During the nineteenth century particularly during the Victorian era, an increase in the amount of serialized novels reached an all-time high. Many of these pieces were published in installments in literary magazines. According to Law and Patten due to technological advances of the time there was an increase of publishers looking for “publications that would appeal to larger audiences and institute a steady demand for new products” (146). Specifically, The Moonstone by Wilkie Collins was simultaneously published both in Britain where the piece originated, plus in America in serialized format. Each section was published on the same date in both places. Law and Patten propose that the rise of Victoria to the crown in Britain came with economic advantages that gave rise to literary newspapers and magazines (146).
Why is this important? This rise in serialized book consumption was emblematic in a change in how novels were to be read and consumed by the larger public. According to Law and Patten, the success of the serial had to do with “speed and economy” (147). It was now quicker and cheaper for the larger public to get a hold of literature that in the past was seen as for the higher class. Law and Patten say that serials also provided “more dispersed channels through which serials could be distributed” being available at a multitude of different shops and services (147). Thus Law and Patten assert that this gave the serial an advantage by providing “the reader and immediacy of access to written information that traditional booksellers could not” (147).
In Britain, The Moonstone was published in All the Year Round, a British literary magazine created by Charles Dickens, whereas in America it was serialized in Harper's Weekly literary magazine. Published in these divided up sections over the course of 1868 both magazines however presented The Moonstone in very different formats from each other. Specifically Harper’s Weekly published their version with illustrations while All the Year Round did not. Also in stark contrast which is representative of the different audiences they were tailoring too, each has commentaries, advertisements and writings with different social and political contexts.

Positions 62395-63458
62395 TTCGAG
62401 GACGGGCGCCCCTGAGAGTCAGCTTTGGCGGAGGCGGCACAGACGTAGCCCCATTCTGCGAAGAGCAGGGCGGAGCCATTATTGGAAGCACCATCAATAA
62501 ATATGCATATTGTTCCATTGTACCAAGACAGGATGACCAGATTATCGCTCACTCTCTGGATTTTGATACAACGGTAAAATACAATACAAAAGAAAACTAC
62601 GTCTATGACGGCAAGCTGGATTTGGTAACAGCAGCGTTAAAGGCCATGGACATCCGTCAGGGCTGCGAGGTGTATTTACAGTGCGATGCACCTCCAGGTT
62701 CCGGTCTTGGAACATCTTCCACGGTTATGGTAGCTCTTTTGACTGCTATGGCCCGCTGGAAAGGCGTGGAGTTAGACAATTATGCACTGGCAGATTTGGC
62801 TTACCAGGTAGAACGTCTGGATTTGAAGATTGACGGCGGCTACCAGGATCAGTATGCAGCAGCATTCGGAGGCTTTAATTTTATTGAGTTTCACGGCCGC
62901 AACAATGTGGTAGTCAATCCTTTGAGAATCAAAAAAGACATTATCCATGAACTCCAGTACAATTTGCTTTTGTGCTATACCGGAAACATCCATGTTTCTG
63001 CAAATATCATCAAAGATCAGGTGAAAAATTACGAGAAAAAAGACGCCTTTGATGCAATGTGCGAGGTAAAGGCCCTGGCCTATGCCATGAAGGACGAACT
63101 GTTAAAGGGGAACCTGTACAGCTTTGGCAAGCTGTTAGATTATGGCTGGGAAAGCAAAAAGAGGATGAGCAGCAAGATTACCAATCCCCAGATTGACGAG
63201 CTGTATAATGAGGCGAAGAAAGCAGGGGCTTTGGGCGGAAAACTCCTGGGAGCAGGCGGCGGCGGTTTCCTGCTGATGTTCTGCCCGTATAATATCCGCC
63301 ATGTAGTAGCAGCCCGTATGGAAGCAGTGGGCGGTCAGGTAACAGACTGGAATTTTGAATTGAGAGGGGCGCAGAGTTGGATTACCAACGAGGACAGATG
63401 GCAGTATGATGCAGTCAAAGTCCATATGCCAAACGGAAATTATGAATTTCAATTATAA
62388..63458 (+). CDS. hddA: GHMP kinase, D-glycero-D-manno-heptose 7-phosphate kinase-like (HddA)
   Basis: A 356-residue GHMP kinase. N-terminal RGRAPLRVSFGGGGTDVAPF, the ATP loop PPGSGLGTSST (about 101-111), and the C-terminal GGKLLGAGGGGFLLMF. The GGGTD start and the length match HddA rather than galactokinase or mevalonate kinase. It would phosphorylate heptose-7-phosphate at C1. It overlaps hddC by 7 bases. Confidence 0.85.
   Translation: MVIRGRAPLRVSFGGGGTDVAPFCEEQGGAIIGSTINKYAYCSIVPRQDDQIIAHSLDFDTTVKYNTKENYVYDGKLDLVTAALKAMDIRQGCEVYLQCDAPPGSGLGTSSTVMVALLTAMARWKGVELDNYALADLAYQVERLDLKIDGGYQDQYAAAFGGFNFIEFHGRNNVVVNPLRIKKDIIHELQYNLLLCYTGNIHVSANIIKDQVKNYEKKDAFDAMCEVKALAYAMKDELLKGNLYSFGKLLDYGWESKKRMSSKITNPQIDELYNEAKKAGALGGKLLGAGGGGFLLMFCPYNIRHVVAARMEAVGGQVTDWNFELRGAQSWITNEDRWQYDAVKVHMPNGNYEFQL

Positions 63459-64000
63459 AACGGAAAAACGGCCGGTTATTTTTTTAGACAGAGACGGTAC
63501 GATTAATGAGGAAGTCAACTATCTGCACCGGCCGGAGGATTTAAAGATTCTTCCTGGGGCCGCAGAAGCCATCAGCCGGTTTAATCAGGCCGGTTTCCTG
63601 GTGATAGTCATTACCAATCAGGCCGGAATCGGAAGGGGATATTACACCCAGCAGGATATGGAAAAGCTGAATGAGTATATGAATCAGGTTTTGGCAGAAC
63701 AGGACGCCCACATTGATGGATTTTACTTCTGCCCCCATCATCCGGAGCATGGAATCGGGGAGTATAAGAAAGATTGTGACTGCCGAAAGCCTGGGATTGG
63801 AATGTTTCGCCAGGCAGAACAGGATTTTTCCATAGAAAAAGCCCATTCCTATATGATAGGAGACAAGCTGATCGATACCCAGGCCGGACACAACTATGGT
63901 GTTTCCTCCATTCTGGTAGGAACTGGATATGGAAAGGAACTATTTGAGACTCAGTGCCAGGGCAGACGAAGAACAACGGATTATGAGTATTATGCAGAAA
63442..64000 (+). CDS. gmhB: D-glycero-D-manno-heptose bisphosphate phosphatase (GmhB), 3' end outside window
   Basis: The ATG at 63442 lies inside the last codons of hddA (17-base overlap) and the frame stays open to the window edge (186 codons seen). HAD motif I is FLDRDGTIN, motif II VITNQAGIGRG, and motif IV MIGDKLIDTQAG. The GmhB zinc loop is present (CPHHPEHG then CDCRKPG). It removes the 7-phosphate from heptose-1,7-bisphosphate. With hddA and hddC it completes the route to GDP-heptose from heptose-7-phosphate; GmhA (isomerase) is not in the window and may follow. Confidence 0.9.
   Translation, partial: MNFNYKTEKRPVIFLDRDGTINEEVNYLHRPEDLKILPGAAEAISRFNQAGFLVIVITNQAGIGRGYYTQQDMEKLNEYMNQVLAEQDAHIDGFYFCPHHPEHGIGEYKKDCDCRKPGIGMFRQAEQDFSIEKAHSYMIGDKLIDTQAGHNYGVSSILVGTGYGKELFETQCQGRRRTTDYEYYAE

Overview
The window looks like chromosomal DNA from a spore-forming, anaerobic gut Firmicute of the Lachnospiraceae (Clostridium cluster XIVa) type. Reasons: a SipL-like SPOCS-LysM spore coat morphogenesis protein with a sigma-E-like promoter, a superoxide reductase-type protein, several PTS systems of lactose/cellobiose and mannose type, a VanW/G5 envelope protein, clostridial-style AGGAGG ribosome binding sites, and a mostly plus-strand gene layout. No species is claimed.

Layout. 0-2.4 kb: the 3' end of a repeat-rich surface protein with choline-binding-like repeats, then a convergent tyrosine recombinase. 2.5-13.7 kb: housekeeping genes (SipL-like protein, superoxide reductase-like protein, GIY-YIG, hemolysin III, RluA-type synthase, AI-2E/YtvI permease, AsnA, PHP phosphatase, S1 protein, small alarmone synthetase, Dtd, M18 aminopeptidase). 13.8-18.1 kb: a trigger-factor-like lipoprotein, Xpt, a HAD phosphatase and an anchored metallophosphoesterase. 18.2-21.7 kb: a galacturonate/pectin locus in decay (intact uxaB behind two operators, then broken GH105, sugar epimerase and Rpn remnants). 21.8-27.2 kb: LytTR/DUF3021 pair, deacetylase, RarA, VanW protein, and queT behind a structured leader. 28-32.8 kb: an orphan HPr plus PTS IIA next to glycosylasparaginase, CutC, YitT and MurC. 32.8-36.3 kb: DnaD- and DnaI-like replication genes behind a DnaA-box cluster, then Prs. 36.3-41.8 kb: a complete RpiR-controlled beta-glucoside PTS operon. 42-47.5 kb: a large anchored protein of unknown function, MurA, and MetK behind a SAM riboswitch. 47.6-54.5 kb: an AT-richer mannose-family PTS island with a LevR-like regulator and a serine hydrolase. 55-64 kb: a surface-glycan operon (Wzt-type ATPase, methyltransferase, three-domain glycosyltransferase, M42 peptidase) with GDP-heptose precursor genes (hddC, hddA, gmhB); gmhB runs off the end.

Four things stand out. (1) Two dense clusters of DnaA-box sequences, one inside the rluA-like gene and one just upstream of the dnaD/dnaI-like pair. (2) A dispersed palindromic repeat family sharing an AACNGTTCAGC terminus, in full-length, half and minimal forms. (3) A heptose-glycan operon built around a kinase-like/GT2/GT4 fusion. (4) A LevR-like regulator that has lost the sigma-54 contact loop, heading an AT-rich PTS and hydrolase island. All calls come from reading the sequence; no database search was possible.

Specifically this section looks at the publications of The Moonstone on February 22, 1868. Unlike other sections of both periodicals, the February 22, 1868 editions are void of included advertisements on the same pages of the story, however they are still within pages around it and contribute to the reading of their context and meaning towards the greater text. However, there still remains a significant amount of written contributions and images that both include which differ from each other. Katie Lanning suggests that The Moonstone “takes on new meaning when considered in relation to other texts in the pages of All the Year Round” (1). Subsequently the same can be extended to Harper’s Weekly as well. This suggests the argument that the primary text becomes changed due to the context and juxtaposition within the given periodicals. Therefore, The Moonstone is reflected as two different texts which are emphasized differently within the context of the February 22, 1868 volumes, the All the Year Round version of The Moonstone places precedence on the higher class in Britain, whereas Harper’s Weekly illustrates an uneasiness to class structures through a questioning of what is fair and just in the shadow of the American Civil War.
All the Year Round, 22 February 1868, pp. 252.
Law, Graham, and Robert L. Patten. “The Serial Revolution.” The Cambridge History of the Book in Britain, edited by David McKitterick, Cambridge University Press, 2009, pp. 144-171.
LANNING, Katie. “2011 VanArsdel Prize Essay Tessellating Texts: Reading "The Moonstone in All the Year Round".” Victorian Periodicals Review, vol. 45, no. 1, 2012, pp. 1–22. JSTOR.